In countries whose NDCs include reducing emissions by controlling deforestation and forest degradation, sub-national governments must play a key role, Sarmiento says.Nevertheless, countries with REDD+ commitments do not always highlight the importance of sub-national governance in their NDCs. Of the 60 countries that have REDD+ programs or strategies, only 39 mention sub-national governments. Of those, 21 define a specific role for them, but in only seven NDCs is that a decision-making role, according to a CIFOR study.

“This could be a missed opportunity,” Larson says.  “Climate negotiators hail the Paris agreement as a ‘bottom-up’ accord, but what they consider to be the bottom is usually the national level,” Sarmiento says. “Implementation won’t work without attention to sub-national governance.”

Research like the CIFOR studies reveals both the difficulty of bringing stakeholders from different sectors and levels of government together. They also unearth the opportunities offered by participatory approaches that enable local communities to make decisions together with sub-national governments, with the goal of ensuring equitable solutions for forest dwellers.

“Governance always has a local flavor to it,” Sarmiento says. “That is why its monitoring needs to be informed by local people’s practices and their perceptions of what it means to govern well.”

Read more: Jurisdictional sustainability report assesses outcomes for tropical forests and climate change

By Barbara Fraser, originally published at CIFOR’s Forests News.

For more information on this topic, please contact Anne Larson at [email protected] or Juan Pablo Sarmiento Barletti at [email protected].


This research forms part of the CGIAR Research Program on Forests, Trees and Agroforestry (FTA), which is supported by the CGIAR Trust Fund.

This research was supported by NORAD and BMUB/IKI.

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  • Scientists urge revision of sustainable forest product certification indicators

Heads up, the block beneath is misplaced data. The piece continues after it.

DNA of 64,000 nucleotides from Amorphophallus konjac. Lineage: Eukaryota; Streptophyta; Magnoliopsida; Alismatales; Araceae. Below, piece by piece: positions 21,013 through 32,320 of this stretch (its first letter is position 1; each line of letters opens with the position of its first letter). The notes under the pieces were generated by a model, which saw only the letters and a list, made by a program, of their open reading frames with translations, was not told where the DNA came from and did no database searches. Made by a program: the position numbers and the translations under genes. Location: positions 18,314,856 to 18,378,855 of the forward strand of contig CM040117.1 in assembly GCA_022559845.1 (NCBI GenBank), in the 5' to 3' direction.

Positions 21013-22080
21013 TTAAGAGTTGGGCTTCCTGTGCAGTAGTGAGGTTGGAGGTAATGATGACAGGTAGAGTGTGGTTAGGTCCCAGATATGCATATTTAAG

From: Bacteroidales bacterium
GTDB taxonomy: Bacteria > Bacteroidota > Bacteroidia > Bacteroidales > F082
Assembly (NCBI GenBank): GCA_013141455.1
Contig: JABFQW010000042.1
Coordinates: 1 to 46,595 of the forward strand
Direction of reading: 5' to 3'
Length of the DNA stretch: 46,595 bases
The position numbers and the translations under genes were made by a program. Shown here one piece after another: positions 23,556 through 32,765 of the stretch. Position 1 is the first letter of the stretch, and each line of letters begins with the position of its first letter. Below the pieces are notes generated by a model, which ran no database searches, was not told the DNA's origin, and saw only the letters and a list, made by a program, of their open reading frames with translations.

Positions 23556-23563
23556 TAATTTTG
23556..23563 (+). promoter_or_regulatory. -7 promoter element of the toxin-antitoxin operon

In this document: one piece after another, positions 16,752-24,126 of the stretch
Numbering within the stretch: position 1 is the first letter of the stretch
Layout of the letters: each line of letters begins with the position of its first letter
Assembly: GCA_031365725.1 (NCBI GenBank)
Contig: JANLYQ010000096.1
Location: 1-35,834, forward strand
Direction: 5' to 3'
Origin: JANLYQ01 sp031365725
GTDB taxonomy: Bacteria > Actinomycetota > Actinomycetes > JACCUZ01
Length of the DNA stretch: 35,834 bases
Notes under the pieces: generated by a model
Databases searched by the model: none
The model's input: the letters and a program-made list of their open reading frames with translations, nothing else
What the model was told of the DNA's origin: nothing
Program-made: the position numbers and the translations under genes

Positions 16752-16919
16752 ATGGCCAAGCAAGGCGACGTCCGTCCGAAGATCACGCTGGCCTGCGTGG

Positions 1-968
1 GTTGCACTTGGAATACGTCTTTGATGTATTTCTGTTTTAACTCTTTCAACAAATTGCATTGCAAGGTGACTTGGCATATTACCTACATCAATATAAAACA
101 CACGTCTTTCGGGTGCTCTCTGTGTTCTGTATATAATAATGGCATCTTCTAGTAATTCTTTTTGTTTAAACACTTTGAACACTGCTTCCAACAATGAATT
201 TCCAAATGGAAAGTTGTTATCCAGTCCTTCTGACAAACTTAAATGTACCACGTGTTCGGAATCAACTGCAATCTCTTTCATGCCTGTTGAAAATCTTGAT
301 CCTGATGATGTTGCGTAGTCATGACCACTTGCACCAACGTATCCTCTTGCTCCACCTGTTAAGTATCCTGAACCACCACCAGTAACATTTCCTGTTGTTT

Scientists urge revision of sustainable forest product certification indicators

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An internationally recognized product labelling system designed to assure consumers that they are buying sustainably-sourced forest products is falling short of some of its intended objectives, according to new research.

Since 1994, the Forest Stewardship Council (FSC) certification framework of agreed indicators has encouraged companies to adhere to sustainable forest management practices, which are also aimed at simultaneously increasing financial profitability.

Companies follow guidelines to extract timber responsibly, reduce impact on forest ecosystems and help reduce land and soil degradation. FSC certification, one of the most widely accepted standards aimed at assessing long term sustainable forest management worldwide, is also designed to protect the rights of workers and indigenous people.

However, a study undertaken in Brazil by scientists with the CGIAR Research Program on Forests, Trees and Agroforestry (FTA), published in the journal of Forest Policy and Economics determined that a lack of transparency and unclear reporting indicators restrict the reliability of the program.

“We found that in Brazil, FSC auditors and certification bodies don’t succeed in guaranteeing  companies are in full conformity  with labor and environmental requirements due to a lack of clarity on how standards are applied and conformity assessments administered,” said Marie-Gabrielle Piketty, who undertook the project as a researcher with the French Agricultural Centre for International Development (CIRAD). “Notably, there are really important and trustworthy agents in the certification system — everything relies on them, but we need to better understand the exact processes at stake.”

The country’s 6.2 million hectares of certified forests make up a significant amount of certified land area worldwide, more than in any other tropical country. Forest plantations make up three quarters of Brazil’s certified area, while the Brazilian Amazon includes 1.5 million hectares of certified natural forests.

FSC certification in Brazil is based on 10 principles, 55 criteria and an average of 200 indicators, which must be verified by external auditors, who report conformity and non-conformity, request corrective actions and determine whether to grant or revoke certification.

Read also: Can REDD+ help Brazil roll back rising deforestation rates?

Cattle farming is a key driver of deforestation in Brazil. Photo by Kate Evans/CIFOR

Piketty conducted the research with Isabel Garcia Drigo, who formerly worked with Nexus Socioambiental Ltda., a company which helps perform audits. She now works for the Institute of Forest and Agriculture Management and Certification (IMAFLORA). Together they reviewed public documents, conducted interviews, and undertook an analysis of indicators and “non-conformance” in audit reports.